The NFL draft complex would like for you to believe that prospects don’t really test themselves into the first round. It feels foolish to do all of this film work, all of this background research, just to take a guy with your top pick because he put up crazy numbers in shorts and a T-shirt. The process is more sacred than that.
Jayson Oweh just tested his way into the first round.
Don’t get me wrong: he very well could have been there beforehand. Teams have known that Oweh was a freaky athlete for years, and have accordingly anticipated his entry in the 2021 NFL Draft pool with excitement. But Oweh didn’t just test well at the Penn State Pro Day on Thursday: he broke records.
Those are pretty numbers, but they aren’t the only numbers that Oweh’s put up over his career. For as elite as his testing is, his production is just the opposite.
If Oweh is a first-round pick, his lack of production will be rather unprecedented. Over the last 10 seasons, only two EDGEs have been selected in the first round with fewer than Oweh’s 7.0 career sacks: Ziggy Ansah in 2013 and Jason Pierre-Paul in 2010. It’s helpful to take only a recent time frame for reference, as college edge rushers saw far fewer pass attempts in previous eras of football and accordingly had less production coming out altogether.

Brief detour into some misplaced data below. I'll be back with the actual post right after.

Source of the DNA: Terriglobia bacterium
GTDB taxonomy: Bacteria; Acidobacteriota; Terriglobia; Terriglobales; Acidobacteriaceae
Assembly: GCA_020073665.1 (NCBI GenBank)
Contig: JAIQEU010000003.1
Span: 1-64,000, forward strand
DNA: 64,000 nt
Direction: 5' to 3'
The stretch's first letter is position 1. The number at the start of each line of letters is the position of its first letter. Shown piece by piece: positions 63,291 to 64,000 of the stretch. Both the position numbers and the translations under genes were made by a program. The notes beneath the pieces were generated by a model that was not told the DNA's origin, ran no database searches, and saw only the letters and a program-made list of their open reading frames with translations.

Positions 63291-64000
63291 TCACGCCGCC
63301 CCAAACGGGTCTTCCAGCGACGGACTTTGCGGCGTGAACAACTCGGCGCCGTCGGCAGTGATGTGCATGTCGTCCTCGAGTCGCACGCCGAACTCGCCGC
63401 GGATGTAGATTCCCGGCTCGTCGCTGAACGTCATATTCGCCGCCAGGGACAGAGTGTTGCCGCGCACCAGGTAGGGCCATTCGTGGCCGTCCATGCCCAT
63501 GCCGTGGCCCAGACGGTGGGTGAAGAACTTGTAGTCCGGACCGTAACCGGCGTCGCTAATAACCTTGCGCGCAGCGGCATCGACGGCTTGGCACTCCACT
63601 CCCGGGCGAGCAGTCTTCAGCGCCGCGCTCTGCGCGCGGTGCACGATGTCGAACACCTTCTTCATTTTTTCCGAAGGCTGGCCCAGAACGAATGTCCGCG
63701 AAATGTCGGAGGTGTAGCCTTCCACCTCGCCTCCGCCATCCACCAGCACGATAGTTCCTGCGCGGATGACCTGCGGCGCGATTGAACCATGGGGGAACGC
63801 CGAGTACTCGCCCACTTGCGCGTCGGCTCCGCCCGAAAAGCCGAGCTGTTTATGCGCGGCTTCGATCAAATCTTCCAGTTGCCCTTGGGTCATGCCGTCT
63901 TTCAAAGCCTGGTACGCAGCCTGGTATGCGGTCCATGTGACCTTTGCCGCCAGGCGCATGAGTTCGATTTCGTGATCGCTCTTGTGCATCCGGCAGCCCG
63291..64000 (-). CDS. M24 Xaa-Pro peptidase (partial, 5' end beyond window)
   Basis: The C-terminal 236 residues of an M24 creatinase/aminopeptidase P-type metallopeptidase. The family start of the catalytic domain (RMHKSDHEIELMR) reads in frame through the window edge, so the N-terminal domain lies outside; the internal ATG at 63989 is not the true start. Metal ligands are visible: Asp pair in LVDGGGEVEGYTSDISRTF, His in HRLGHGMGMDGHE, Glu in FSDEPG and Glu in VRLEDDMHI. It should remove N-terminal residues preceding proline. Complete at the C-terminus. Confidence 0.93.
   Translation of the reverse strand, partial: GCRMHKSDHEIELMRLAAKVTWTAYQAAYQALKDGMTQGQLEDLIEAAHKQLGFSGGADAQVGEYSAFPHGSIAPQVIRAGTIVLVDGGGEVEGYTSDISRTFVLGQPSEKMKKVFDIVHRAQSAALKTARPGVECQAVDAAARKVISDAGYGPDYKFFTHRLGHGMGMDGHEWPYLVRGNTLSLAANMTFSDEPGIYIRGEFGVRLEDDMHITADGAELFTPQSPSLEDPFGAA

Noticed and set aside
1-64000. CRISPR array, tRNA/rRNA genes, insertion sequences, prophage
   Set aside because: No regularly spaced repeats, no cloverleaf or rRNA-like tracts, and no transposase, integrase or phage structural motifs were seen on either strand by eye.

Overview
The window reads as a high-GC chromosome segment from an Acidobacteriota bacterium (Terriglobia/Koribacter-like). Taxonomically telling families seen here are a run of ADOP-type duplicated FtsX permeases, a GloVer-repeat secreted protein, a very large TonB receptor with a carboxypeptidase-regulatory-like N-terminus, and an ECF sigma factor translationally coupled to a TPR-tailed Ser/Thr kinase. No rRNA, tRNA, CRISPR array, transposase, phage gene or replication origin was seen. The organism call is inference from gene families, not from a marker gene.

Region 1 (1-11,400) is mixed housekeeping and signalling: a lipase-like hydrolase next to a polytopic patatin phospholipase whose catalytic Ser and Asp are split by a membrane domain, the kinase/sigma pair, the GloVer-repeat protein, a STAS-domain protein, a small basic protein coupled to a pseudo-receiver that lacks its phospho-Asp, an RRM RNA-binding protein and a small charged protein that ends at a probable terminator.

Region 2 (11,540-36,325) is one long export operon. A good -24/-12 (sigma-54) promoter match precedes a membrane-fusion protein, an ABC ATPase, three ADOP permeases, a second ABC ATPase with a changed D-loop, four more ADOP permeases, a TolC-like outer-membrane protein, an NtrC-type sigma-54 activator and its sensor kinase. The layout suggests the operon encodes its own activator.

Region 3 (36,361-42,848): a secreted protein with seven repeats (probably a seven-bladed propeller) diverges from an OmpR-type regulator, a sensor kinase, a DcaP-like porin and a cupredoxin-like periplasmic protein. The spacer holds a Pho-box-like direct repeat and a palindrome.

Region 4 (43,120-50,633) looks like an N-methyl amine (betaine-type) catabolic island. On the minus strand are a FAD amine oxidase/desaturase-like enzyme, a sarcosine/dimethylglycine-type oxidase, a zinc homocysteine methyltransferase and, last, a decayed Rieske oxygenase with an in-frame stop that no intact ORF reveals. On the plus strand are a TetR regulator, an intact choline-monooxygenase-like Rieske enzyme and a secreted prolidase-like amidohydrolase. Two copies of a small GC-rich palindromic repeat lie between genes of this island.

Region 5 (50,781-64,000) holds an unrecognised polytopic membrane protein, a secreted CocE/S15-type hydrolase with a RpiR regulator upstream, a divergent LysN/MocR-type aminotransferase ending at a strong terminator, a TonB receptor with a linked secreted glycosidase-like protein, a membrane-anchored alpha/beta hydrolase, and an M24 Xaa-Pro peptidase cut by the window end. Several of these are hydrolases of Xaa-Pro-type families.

Ansah and Pierre-Paul both had extenuating circumstances that provide color to their lack of production. Ansah didn’t play football until failing to stick on the BYU basketball team and spent much of his sophomore and junior seasons seeing situational reps on defense and maining the special-teams unit (Ansah literally needed help putting his pads on as a sophomore). In Week 4 of his junior year, Ansah entered the starting lineup following an injury on the depth chart above him and totaled only 4.5 sacks across the rest of the season.
Ansah declared after that year because the NFL was enamored with his athleticism. Ansah ran a 4.63s 40-yard dash at 275 pounds at the NFL Scouting Combine, apparently without any real training or prep (he walked onto the BYU track team with a sub-11 100-yard dash) and ran a 4.26 short shuttle at over 6-foot-5. All that was good enough to make Ansah the fifth overall pick for the Detroit Lions, for whom he totaled 44 sacks across his first five seasons as a pro.
Pierre-Paul took a JUCO route to South Florida where, like Ansah, he only played meaningful snaps in one season. While Ansah only started playing football in college, Pierre-Paul began in his junior year of high school after a major leg injury playing basketball. Without much of a background for recruiting, Paul spent two years at lower-level colleges before signing with South Florida as a 5-star JUCO recruit.
Pierre-Paul also broke into the rotation during his one season, starting seven of 13 games and tallying 6.5 sacks in the process. Pierre-Paul didn’t test out of the gym as Ansah or Oweh did, but he did bring a 6-foot-5, 270-pound frame with 34.75-inch arms. Pierre-Paul was the second pass rusher selected in 2010, with the 15th overall pick, and he delivered the New York Giants 42 sacks through his first five seasons.